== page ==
Sure, history of thought is important; tying ideas to their historical predecessors is important; recognizing the centuries of thinking on money and business cycles is important. But let's stand up for our own generation; we do not exist simply to finally put equations in the mouths of ancient economists.
But, tying it all up, perhaps I'm just being an old fogey. Adam Smith wrote mostly words. Marx like Keynes wrote big complicated books that people spent a century writing about "this is what they really meant." Maybe models are at best quantitative parables. Maybe economics is destined to return to this kind of literary philosophy, not quantified science.
Curious too what was missing. All the macro was decidedly Keynesian. General equilibrium with distortions, anything other than trend on "supply" was noticeable by its absence. So was the discussion. But maybe that's my fault for going to the NBER and not the Minnesota Macro meetings.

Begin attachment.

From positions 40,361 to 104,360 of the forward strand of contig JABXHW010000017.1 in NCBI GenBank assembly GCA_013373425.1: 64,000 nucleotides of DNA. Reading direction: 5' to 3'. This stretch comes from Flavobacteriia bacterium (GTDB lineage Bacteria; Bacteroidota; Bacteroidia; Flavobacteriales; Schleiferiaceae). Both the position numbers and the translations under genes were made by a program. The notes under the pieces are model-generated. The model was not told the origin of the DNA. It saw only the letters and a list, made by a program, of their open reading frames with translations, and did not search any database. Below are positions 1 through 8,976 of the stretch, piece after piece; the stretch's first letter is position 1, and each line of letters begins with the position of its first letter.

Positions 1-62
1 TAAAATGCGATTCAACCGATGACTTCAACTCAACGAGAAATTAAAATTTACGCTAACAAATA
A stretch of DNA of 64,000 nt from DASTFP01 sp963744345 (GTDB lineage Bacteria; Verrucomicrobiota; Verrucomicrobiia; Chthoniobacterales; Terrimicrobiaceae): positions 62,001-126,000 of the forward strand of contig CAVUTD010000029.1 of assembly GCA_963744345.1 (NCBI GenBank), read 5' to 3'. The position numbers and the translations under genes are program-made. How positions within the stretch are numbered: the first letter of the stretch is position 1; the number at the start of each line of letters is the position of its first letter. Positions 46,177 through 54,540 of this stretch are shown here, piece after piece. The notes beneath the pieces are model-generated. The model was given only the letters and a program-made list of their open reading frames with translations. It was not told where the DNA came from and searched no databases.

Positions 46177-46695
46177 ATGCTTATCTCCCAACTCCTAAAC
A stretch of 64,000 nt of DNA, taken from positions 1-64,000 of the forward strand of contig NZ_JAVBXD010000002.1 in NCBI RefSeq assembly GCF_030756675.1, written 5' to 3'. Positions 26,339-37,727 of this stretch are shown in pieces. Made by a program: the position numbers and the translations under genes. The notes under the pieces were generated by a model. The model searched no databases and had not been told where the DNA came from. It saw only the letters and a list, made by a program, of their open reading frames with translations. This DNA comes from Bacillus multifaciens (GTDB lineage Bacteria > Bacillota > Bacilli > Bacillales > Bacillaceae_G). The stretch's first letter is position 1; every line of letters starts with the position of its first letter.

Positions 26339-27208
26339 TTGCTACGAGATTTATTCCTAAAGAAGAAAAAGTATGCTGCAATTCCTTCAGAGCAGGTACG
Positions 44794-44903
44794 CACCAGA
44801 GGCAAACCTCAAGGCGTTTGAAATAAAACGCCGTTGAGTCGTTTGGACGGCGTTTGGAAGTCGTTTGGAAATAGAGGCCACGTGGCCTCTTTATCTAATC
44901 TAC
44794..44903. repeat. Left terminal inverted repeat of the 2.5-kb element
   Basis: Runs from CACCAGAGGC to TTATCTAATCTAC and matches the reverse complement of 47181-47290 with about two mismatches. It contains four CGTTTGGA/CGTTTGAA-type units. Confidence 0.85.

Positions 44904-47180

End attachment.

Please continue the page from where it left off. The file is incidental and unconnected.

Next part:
A last thought. Economic Fluctuations merged with Growth in the mid 1990s. At the time there was a great confluence of method as well as interest. Growth theorists were studying growth with Bellman equations, dynamic general equilibrium models of innovation and transmission of ideas, thinking about where productivity shocks came from. Macroeconomists were using Bellman equations, and studying dynamic general equilibrium models with stochastic technology, along with various frictions and other propagation mechanisms.
That confluence has now diverged. I enjoyed spending an hour or two thinking about how religion has blocked or adapted to ideas over the centuries, and Paul's view on social norms or neuroeconomics. But I don't really have any expertise to contribute to that debate. Questions like whether young CEOs head more innovative companies, or whether, like deans, what matters is the age of the faculty are a little closer to home, since I spend a lot of time consuming corporate finance. But the average sticky-price macro type does not. Likewise, when Daron Acemoglu, who seems to know everything about everything, has to preface his comments on macro papers with repeated disclaimers of lack of expertise, it's clear that the two fields really have gone their separate ways. Perhaps it's time to merge fluctuations with finance, where we seem to be talking about the same issues and using the same methods, and growth to merge with institutions and political or social economics.